Second-tier property market predicted to face difficulty in South Africa
Property priced between 2 million and R4 million could face the most difficulty this year, and the demand will be highest for properties worth R2-million or below. This is because cheaper property is more attractive to young people planning on buying their first property and current homeowners look to downsize. Low interest rates could boost sales, as has been the case especially with regards to first-time buyers. It is expected that this could keep demand steady, especially considering that interest rates are only expected to rise by 0.5 points this year.
Comparison with how the UK is supporting businesses through the pandemic
Comparatively, the UK introduced more extensive measures to support businesses during the Coronavirus pandemic. They introduced a furlough scheme from the 1st of March 2020 and have extended it several times with the end date now being September 2021. Although the scheme has been tweaked in the past, the basis of the scheme is that government pays for up to 80% of an employee’s salary for hours not worked up to £2,500. The scheme has been widely used with over 70% of SMEs reporting that they have furloughed staff by May 2020. This government measure to protect jobs seems to have worked so far as the unemployment rate stands at 4.9% for April 2021, 0.1% lower than the previous quarter.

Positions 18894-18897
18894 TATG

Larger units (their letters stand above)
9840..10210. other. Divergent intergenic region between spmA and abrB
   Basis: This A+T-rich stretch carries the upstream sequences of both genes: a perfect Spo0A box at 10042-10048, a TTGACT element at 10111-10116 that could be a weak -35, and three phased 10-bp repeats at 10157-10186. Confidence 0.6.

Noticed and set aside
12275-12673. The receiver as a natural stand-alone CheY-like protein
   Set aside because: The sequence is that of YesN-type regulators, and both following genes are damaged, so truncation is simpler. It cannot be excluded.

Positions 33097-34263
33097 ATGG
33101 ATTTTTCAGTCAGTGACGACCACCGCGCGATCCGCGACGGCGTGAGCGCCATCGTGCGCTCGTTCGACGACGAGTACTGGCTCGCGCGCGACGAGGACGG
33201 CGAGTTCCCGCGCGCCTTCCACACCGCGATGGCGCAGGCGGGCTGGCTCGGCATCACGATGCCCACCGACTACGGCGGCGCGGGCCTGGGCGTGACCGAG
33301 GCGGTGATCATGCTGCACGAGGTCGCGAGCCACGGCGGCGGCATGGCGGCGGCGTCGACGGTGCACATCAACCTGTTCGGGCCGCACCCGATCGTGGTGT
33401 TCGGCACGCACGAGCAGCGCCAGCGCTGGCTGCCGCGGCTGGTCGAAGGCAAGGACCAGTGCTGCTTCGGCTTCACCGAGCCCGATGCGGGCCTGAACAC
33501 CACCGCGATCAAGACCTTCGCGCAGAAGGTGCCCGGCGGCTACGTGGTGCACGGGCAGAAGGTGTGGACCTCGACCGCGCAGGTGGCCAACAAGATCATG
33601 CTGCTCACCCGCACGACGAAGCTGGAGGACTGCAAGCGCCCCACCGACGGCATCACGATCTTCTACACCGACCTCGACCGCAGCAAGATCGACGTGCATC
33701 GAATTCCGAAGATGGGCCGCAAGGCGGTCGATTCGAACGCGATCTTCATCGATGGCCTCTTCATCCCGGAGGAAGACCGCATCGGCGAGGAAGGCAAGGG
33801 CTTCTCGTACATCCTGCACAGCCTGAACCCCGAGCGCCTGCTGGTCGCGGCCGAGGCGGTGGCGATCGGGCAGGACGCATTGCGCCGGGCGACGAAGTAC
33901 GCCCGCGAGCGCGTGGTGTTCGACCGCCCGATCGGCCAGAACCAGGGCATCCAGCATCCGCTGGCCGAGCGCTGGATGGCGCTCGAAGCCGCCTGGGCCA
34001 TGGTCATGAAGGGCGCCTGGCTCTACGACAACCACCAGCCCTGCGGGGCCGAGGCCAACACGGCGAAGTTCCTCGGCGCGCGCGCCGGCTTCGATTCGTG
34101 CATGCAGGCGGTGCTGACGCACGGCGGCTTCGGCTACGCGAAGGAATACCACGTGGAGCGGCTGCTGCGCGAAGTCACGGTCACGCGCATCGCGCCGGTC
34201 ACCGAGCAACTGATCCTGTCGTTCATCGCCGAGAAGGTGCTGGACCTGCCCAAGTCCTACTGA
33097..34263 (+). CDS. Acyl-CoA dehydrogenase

How has the furlough scheme and stamp duty holiday extensions impacted the UK property market?
The UK government has also stimulated the property market by introducing a stamp duty holiday. Stamp duty is a tax that is payable in incremental percentages depending on a property’s value, ranging from 5% to 12%. Additional stamp duty tax is levied on those who are buying a second property.
The government’s support for jobs combined with the extension of the stamp duty holiday scheme has promoted experts to re-evaluate their predictions for UK house price growth in 2021. Back in January both Savills and Knight Frank expected property prices to remain flat throughout 2021. Since it was announced that the furlough scheme and stamp duty holiday were to be extended, both companies revised up their predictions to 4% and 5% respectively.
It was recently reported that overseas investors who own UK property hit a five-year high and since the EU referendum there was a 19% increase in landlords investing in UK property. The UK’s property market is characterised by a supply and demand imbalance, which has caused house prices to have risen by 175% in the past 20 years from £81,628 to £224,337. £61,365 of that house price growth (38%) was gained over the past decade. It is understandable that overseas investors are attracted to the capital growth they could achieve through property, especially as the stable political environment and economy has allowed the market to achieve sustained growth spanning several decades.
For South Africans looking to achieve higher capital growth than what is offered in the South African property market, could it be the right time to start investing in UK buy-to-let property?